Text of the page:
Stephen Karlson over at Cold Springs Shops makes the following statement about refining and environmental regulation:
Note that I haven't mentioned two popular explanations. Some people have blamed environmental regulations that impede the construction of new refineries. That argument is special pleading. U.S. refinery capacity and production have both been increasing steadily since 1982, shortly after the end of the crude oil price controls in place during the Nixon, Ford, and Carter administrations as well as the severe recession early in the Reagan administration. There is a chart available from the BP Statistical Review of World Energy from June 2005 and some commentary by James D. Hamilton, an economist at the University of California, San Diego, at his web journal. Another economist, Steve Verdon, in his web journal, notes some evidence of oil companies using the environmental regulations to thwart their competitors' construction of refineries, which the Foundation for Taxpayer and Consumer Rights has been following closely. Such behavior doesn't surprise me. It reminds me of the way trucking companies would use the Interstate Commerce Commission to impede competition. “The existing service is adequate. If additional service is required, the existing carriers are ready to provide it. The applicant is incompetent to provide the service.”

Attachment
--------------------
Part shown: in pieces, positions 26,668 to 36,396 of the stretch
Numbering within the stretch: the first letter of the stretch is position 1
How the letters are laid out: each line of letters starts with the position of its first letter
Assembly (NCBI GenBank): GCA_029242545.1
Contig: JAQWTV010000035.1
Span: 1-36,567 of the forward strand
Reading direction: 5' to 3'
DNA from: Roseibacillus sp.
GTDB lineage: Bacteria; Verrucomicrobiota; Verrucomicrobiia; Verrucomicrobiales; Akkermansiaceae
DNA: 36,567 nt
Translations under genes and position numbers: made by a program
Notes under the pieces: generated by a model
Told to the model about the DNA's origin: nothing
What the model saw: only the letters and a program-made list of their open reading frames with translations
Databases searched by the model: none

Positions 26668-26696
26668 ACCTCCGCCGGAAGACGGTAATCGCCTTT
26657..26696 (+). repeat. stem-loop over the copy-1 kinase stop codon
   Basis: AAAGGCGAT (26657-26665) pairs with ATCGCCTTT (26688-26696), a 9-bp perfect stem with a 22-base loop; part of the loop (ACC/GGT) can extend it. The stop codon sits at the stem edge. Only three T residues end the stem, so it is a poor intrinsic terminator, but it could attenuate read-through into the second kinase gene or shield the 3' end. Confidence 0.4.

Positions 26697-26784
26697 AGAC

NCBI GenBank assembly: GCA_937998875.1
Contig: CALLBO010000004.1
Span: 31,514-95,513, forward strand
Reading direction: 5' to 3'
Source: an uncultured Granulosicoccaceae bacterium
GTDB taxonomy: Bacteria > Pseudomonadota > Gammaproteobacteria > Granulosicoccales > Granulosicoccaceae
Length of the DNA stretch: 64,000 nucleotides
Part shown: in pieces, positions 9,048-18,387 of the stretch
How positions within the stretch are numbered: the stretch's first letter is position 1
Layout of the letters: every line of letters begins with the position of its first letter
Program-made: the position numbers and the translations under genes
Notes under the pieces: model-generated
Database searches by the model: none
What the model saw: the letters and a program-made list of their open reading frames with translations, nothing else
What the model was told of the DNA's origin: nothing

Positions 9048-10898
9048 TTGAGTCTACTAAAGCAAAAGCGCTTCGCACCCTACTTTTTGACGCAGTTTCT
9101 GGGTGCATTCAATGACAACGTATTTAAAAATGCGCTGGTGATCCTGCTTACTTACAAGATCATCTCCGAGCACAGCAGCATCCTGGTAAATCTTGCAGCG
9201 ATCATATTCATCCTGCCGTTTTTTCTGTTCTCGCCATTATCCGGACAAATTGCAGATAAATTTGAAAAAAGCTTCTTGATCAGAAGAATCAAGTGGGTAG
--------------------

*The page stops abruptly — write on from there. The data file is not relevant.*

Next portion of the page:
I'm not sure how the evidence supports the claim of "special pleading." The chart actually shows that while production has been increasing since 1982, capacity has only been increasing since about 1992. This has largely been a process of squeezing out more efficiency - a noble process to be sure, but one that also carries with it risks, such as greater vulnerability and, quite likely, deferred maintenance. Also, Hamilton's post argues that regulation has been hampering efforts to bring new capacity online, which is driving up prices now. As for the fact that oil companies have been playing the regulatory game to protect their position, that only points out that the problems with regulation run in many directions; it doesn't negate those effects.
UPDATE: I would also add two things: 1) Karlson implies the solution in his post: deregulate refining the way that we deregulated trucking. 2) My sympathies are not with the existing or big oil companies, they are quite selfishly with me, the consumer. What I want is increased capacity, whether it comes from StartupOil, or ExxonMobilChevronShell.